• PFAS Council. The EPA Administrator created a new EPA Council for PFAS charged with studying and ultimately reducing the potential risks caused by these substances.
  2. Federal Legislation. The Infrastructure Investment and Jobs Act, enacted in November 2021, allocates $10 billion for actions related to emerging contaminants, including addressing PFAS contamination in drinking water. The PFAS Action Act of 2021 was passed by the House in July 2021, and is currently pending before the Senate. Draft provisions include legislative requirements for EPA to undertake many of the initiatives identified in EPA’s “PFAS Strategic Roadmap.”
  3. Executive Order on Sustainability. President Biden’s Executive Order on Sustainability states that it will prioritize the purchase of “sustainable products” in all federal procurement contracts, including products that do not contain PFAS.[1]

II. Suggestions For Assessment and Management Of PFAS-Related Risks

In light of the legal and regulatory developments related to PFAS, we suggest that textile manufacturers and other users of PFAS materials consider the following actions to assess and manage PFAS risks.

  • Assess PFAS use. Determine what PFAS materials are currently being used and have been used in the past by the company, and/or on properties owned by the company, and how those materials have been acquired, handled, and disposed of. 

  • Locate and review past and current insurance policies. Historic occurrence-based policies may provide coverage for pollution-related liabilities, while modern policies are more likely to exclude such coverage. Careful examination of past and current policies is necessary to determine potential coverage and communicate and negotiate effectively with insurers regarding any claims.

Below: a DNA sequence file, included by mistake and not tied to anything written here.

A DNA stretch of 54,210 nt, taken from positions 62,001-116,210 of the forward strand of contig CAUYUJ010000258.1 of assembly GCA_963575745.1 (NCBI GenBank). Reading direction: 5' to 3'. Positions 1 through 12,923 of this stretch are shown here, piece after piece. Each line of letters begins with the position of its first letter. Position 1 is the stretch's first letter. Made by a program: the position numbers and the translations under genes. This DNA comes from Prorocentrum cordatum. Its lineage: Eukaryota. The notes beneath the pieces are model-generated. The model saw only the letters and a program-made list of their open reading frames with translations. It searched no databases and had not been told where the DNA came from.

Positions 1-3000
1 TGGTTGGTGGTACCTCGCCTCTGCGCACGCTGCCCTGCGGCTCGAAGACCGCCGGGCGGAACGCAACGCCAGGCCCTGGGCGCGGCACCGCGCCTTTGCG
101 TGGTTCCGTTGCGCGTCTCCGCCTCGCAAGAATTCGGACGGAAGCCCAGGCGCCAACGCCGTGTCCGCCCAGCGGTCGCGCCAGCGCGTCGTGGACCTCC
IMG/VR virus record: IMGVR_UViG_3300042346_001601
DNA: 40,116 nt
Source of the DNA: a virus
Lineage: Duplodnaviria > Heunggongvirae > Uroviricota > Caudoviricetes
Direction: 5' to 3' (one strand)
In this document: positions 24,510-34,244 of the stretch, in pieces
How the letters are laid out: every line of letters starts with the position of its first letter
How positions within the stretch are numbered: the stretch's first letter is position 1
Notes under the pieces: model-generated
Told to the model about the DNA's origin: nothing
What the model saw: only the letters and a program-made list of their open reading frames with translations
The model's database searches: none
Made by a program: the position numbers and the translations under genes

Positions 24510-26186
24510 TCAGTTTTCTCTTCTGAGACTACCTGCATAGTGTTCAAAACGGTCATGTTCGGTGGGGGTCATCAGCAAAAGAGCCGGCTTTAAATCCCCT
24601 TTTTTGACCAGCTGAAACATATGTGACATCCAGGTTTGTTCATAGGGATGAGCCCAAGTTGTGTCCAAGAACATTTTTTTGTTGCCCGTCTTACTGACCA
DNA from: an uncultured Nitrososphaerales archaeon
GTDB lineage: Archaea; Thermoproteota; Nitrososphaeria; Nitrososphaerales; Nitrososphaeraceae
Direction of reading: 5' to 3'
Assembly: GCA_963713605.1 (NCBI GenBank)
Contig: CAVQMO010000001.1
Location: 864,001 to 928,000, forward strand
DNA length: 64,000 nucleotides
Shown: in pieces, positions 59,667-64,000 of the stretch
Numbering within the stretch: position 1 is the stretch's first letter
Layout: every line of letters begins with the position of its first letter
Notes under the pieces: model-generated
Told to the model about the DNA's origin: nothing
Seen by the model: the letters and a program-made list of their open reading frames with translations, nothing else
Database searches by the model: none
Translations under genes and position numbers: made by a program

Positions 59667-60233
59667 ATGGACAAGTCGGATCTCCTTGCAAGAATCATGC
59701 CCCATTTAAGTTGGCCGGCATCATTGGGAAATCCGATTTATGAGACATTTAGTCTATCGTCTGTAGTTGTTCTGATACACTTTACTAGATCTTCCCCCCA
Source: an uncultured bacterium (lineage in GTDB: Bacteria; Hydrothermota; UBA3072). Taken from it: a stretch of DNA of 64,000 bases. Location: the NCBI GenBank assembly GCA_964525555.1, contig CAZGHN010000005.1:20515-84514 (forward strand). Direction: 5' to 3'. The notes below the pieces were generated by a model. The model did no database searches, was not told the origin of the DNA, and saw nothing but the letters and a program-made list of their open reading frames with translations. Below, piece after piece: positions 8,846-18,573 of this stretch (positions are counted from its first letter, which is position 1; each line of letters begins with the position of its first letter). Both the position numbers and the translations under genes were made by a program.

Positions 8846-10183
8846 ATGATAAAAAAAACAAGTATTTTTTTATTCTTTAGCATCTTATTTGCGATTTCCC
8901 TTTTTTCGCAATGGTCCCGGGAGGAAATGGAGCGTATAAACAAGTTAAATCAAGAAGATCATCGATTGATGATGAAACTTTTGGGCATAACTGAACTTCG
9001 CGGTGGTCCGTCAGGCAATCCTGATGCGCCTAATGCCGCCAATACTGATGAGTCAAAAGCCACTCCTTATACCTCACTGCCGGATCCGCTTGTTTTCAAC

• Engage with legislators and regulators. Work collectively with industry groups to monitor and engage in federal and state legislative and administrative rulemaking processes.
  • Be ready to engage with local POTWs. Municipal sewer utilities are unlikely to have existing ability to treat wastewater for PFAS, and are not only subject to the same discharge limitations as other industries, but also have to manage disposal of biosolids that contain residual PFAS. Textile manufacturers that discharge process wastewater to those utilities should expect inquiries regarding PFAS constituents.
  • Understand the trend line. In 2016, EPA set a health advisory level for PFOA of 70 parts per trillion in drinking water. EPA is now working on a health advisory level for GenX—supposedly a less toxic substitute—that is projected to be even lower. EPA is also reassessing its 2016 determination for PFOA, and its draft risk calculations extrapolate to a new health advisory level in parts per quadrillion. Stringent and impactful PFAS restrictions are coming.


[2] at 6.4.4.